It is clear that the ten-year rule, like other specific, facially neutral employment selection criteria is amenable to disparate impact analysis. See, e.g., Connecticut v. Teal, 457 U.S. 440, 73 L. Ed. 2d 130, 102 S. Ct. 2525 (1982) (written test score); Dothard v. Rawlinson, 433 U.S. 321, 53 L. Ed. 2d 786, 97 S. Ct. 2720 (1977) (height and weight requirements); Griggs v. Duke Power Co., 401 U.S. 424, 28 L. Ed. 2d 158, 91 S. Ct. 849 (1971) (high school diploma and aptitude test). It is also clear that plaintiffs must show a causal connection between the application of the criterion in question and alleged discriminatory impact on the protected class. Pouncy v. Prudential Ins. Co. of America, 668 F.2d 795, 800-01 (5th Cir. 1982). Likewise,

where the disparate impact doctrine has been used by the courts in individual actions rather than class actions, a plaintiff has been required to show that he personally has been the victim of discrimination by the general practice which allegedly resulted in a discriminatory impact on a protected group. It is not sufficient for an individual plaintiff to show that the employer followed a discriminatory policy without also showing that plaintiff himself was injured.

Coe v. Yellow Freight System, Inc., 646 F.2d 444, 451 (10th Cir. 1981). In reviewing the district court's finding, therefore, we look at whether plaintiffs showed that the ten-year rule, "independent of other factors," caused a disproportionate number of black salaried employees, including the four named plaintiffs, to be laid off. Pouncy, 668 F.2d at 801.

The requisite causal link may not be inferred from the mere articulation of the ten-year rule in Personnel Policy 250A. First, the rule could be applied only in the context of layoff decisions, and these were made on a decentralized basis at the divisional, departmental, or subgroup level. Within any given operational unit, there might or might not have existed employees with more than ten years of exempt seniority as well as those with less. Unless both categories of salaried employees were present in the same unit, the ten-year rule could not be applied in the first place. Second, even in those units where the rule had potential applicability, it cannot be assumed as a matter of law that the rule had an effect independent of the layoff selection criteria. The layoff decisions that were made were necessarily determined by the selection guidelines, but they might perfectly well have been made in exactly the same way and with exactly the same results in the absence of the ten-year rule, especially in light of the "seniority" factor in the guidelines.5 Our review of the record discloses only two references to possible applications of the ten-year rule. George Austermann stated that the rule "played a part in protecting some people from being declared surplus." He did not indicate whether this would have affected the layoff chances of any black employees. John Burgarella named one particular employee with more than ten years of exempt seniority whom he would have laid off but for the ten-year rule; he refused, however, to state that the employee would likely have been laid off in place of any member of the plaintiff class. On the other hand, at least seven managers (including John Rutter and John Gignac, testifying with respect to three of the four named plaintiffs) stated that the ten-year rule had no impact at all on their layoff decisions. On this evidence, we think the district court was correct in finding that the plaintiffs failed to make a sufficient showing to support a presumption of causation with respect to the named plaintiffs and the class generally. Thus, because plaintiffs made out no prima facie case, neither the burden of showing a manifest business necessity for the ten-year rule, nor that of disproving causation with respect to individual class members, ever shifted to defendant.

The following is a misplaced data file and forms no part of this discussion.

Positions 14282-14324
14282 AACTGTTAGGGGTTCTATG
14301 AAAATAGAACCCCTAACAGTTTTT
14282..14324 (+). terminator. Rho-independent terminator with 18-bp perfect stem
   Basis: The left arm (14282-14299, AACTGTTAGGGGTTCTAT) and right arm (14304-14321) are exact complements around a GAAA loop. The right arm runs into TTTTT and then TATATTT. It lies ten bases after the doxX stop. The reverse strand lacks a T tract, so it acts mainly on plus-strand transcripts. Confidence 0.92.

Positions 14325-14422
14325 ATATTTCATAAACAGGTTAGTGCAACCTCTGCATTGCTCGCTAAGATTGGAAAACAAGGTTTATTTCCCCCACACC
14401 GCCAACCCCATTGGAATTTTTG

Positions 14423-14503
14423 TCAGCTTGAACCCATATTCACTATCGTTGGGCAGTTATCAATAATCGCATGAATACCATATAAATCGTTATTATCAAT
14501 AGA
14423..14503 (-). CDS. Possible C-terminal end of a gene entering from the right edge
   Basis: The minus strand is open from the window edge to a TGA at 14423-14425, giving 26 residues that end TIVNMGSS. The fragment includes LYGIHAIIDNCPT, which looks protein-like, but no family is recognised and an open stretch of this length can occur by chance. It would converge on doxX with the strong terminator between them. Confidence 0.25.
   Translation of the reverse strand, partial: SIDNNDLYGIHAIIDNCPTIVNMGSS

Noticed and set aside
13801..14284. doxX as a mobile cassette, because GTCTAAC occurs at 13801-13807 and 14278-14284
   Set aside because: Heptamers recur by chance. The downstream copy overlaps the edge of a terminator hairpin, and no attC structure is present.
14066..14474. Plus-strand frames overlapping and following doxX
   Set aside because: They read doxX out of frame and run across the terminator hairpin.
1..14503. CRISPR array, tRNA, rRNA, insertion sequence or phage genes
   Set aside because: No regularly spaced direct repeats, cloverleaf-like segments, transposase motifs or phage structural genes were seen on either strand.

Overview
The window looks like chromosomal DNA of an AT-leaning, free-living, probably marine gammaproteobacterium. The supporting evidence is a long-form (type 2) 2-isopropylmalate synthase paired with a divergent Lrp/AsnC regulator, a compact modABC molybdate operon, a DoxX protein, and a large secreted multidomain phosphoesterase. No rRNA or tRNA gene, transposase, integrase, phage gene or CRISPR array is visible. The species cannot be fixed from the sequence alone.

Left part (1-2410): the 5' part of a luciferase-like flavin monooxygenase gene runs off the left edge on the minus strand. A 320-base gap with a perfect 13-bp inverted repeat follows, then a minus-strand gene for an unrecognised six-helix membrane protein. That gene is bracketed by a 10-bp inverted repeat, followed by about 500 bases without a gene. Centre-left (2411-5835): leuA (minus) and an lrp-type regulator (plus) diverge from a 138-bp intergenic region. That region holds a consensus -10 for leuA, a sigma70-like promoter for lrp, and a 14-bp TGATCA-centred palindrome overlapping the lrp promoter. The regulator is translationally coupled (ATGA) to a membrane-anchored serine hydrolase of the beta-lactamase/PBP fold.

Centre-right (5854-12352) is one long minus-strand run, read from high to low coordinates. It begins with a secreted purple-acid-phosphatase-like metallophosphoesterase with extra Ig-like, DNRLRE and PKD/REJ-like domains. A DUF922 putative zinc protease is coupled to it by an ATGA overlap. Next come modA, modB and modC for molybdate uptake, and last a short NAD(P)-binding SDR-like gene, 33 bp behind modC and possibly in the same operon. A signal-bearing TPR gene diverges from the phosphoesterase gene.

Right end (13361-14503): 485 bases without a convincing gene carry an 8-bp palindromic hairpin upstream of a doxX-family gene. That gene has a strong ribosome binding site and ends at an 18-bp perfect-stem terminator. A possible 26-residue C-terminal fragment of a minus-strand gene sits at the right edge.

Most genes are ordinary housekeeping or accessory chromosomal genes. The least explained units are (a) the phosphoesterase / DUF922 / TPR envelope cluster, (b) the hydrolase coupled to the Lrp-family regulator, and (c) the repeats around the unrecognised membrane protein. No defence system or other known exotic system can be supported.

The judgment for defendant on the individual and class action claims is affirmed.



* Of the District of Puerto Rico, sitting by designation.

1. Additional claims under Title VII and 42 U.S.C. §§ 1981 and 1983, concerning promotion practice and sex discrimination, were dismissed as untimely, and a fifth plaintiff's individual complaint of race discrimination was severed in 1980, leaving only the layoff claims for trial.

2. The statistical experts disagreed in several fundamental respects concerning the following definitional factors: (a) the relevant date for measuring the number of employees before layoff; (b) the racial classification of employees listed as neither black nor white in Polaroid's records; (c) the measurement of layoff numbers on a company-wide as opposed to a departmental/divisional basis; (d) the number and significance of "voluntary layoffs"; and (e) the effect of employees "bumping" back to hourly positions for which they were qualified.

3. Some managers testified that they interpreted "seniority" to mean company seniority; others viewed it as exempt seniority; still others balanced the two on a case-by-case basis.

4. The district court found that the ten-year rule was arbitrary and lacked historical basis. Although it did not expressly hold that the rule was not part of a bona fide seniority system protected under 42 U.S.C. § 200e-2(h), we assume as much for present purposes.

5. The underlying seniority system, as distinguished from Personnel Policy 250A, was not challenged as discriminatory. Although the district court did not specifically find that the system was protected under 42 U.S.C. § 2000e-2(h), it apparently assumed this was the case when it found the layoff selection guidelines to be nondiscriminatory.